What It Means: Despite the political turmoil that changed tests and benchmarks, and created classroom chaos (see below), a majority of Missouri’s students met or exceeded proficiency benchmarks on assessments that tested them on what they learned, not just what they memorized. While Missouri’s test scores aren’t immediately comparable to tests given in years past, a greater number of students met or exceed proficient than on the Smarted Balanced field test. Teachers, caught between warring factions on the best path forward for schools, should be commended for their professionalism and for creating a positive learning environment. The results show the promise of the Common Core – better preparing students for life after high school by emphasizing critical- and analytical-thinking skills – can be realized when educators and students are given the tools they need to succeed.


 

Correcting the Record:

The Kansas City Star, “As Missouri Releases Results of Standardized Tests, Comparisons Are Difficult To Make”: Missouri released the results of the 2015 assessments, which “showed students performed well in language, arts and math.” On average, 60 percent of elementary and middle school students rated “proficient or advanced” in language arts with about 40 percent scoring that well in math.  But, “you really cannot make a comparison between these results and last year’s results,” said Education Commissioner Margie Vandeven, because the assessments that students will take next spring will be new tests with a new way of reporting results. The article states that comparisons won’t be possible until “after the spring of 2017 when new Missouri learning standards are established.”

Where They Went Wrong: The chaos and upheaval surrounding Missouri’s educational system means that students will take four different state assessments over four years. It is simply impossible to accurately gauge students’ learning progress, identify their strengths and weaknesses, or compare from year-to-year the rate of increase or decline in scores. Despite the tumultuous political climate, a greater number of Missouri’s students met or exceeded proficient on their state exam than on the field test (see above). Unfortunately, scores from this year’s test will not be comparable to scores next year – because the test will change again. Students deserve better than chaos that will hang over Missouri’s academic environment for years to come.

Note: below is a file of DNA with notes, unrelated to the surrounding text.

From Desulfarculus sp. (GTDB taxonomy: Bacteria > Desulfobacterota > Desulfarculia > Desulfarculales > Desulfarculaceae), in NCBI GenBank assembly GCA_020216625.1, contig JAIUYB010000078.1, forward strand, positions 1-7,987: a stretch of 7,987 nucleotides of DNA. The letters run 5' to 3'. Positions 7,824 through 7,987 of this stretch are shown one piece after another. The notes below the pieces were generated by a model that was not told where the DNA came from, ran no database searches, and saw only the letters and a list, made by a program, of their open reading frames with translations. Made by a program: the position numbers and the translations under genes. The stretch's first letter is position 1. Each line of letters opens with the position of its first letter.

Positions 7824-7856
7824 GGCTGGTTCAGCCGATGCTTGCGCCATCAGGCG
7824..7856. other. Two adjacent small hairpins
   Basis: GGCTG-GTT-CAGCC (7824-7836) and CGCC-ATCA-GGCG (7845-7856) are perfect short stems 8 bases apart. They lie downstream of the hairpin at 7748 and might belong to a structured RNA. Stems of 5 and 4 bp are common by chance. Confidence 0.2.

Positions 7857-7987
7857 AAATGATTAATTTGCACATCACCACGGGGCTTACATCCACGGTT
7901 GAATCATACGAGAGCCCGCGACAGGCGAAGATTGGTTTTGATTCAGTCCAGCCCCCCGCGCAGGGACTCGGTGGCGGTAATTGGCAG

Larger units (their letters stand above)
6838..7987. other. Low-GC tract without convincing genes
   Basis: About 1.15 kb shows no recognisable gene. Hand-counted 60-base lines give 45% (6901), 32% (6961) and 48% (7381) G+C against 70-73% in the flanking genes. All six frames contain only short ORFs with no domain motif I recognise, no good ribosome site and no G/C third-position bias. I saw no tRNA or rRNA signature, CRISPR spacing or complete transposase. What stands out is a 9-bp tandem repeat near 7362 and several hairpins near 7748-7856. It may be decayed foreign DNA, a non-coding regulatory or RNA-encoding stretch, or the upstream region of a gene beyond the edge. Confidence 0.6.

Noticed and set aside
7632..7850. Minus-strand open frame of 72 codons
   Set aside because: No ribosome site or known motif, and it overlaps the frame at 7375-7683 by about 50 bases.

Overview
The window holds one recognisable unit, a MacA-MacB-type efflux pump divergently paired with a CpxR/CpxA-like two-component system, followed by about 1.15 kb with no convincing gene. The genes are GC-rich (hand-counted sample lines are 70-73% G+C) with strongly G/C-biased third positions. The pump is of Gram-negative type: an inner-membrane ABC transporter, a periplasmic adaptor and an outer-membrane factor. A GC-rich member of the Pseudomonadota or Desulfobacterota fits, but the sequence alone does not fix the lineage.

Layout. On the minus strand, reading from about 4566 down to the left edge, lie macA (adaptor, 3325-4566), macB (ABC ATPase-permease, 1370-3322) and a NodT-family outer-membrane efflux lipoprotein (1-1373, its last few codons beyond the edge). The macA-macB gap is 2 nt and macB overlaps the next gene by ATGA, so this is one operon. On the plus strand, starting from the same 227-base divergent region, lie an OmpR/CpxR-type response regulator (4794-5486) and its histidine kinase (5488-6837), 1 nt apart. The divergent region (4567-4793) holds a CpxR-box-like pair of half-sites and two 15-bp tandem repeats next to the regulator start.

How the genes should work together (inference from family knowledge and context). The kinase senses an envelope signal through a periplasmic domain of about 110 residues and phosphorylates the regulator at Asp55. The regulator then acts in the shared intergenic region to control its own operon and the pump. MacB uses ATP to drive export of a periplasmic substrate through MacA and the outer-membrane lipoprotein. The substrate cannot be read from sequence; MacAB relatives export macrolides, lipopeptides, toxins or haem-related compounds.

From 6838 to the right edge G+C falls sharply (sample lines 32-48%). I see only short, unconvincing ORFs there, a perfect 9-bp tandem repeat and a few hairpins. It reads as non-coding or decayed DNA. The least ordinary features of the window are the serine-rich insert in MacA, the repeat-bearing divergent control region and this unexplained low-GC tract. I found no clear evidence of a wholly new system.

On Our Reading List:

WSHU (Connecticut), “U.S. Education Secretary Discusses ‘Opt-Out,’ Achievement Gap”: U.S. Secretary of Education Arne Duncan discussed “some of the biggest education concerns in Connecticut and New York,” noting that “education has to be the ticket to the middle class” and stressed the importance of testing. The “vast majority” of testing comes from state and local levels, not the federal government, but Duncan said that he does “think it’s important for kids to be tested annually” so stakeholders can have a “conversation based on facts, and not just based on opinion” with “honest data on student performance.”

Las Vegas Sun, Nevada Picks New Vendor After Common Core Testing Debacle”: Nevada officials awarded a $51 million, four-year contract to a new testing company “after a debacle halted the mandatory online exams.” California-based CTB/McGraw-Hill won the contract, prevailing over 10 other bids. Nevada was using New Hampshire-based Measured Progress “but the relationship soured” when a “widespread computer system outage crippled testing and derailed what was supposed to be a major shift in standardized testing.” Only about one-third of Nevada’s students completed the tests this spring, which “raised an unprecedented issue with student participation” given the federal provision that “at least 95 percent of all students” must be tested.

New Orleans Times-Picayune, “Chas Roemer Re-election Decision Could Alter Louisiana Education”: Louisiana Board of Elementary and Secondary Education President Chas Roemer “has been a strong voice for … Common Core [and] Education Superintendent John White,” which has put him “at odds” with Gov. Bobby Jindal and a “small but fierce” group of Common Core opponents. He likely will not decide whether to run for re-election “until it’s time to qualify for the Oct. 24 ballot.”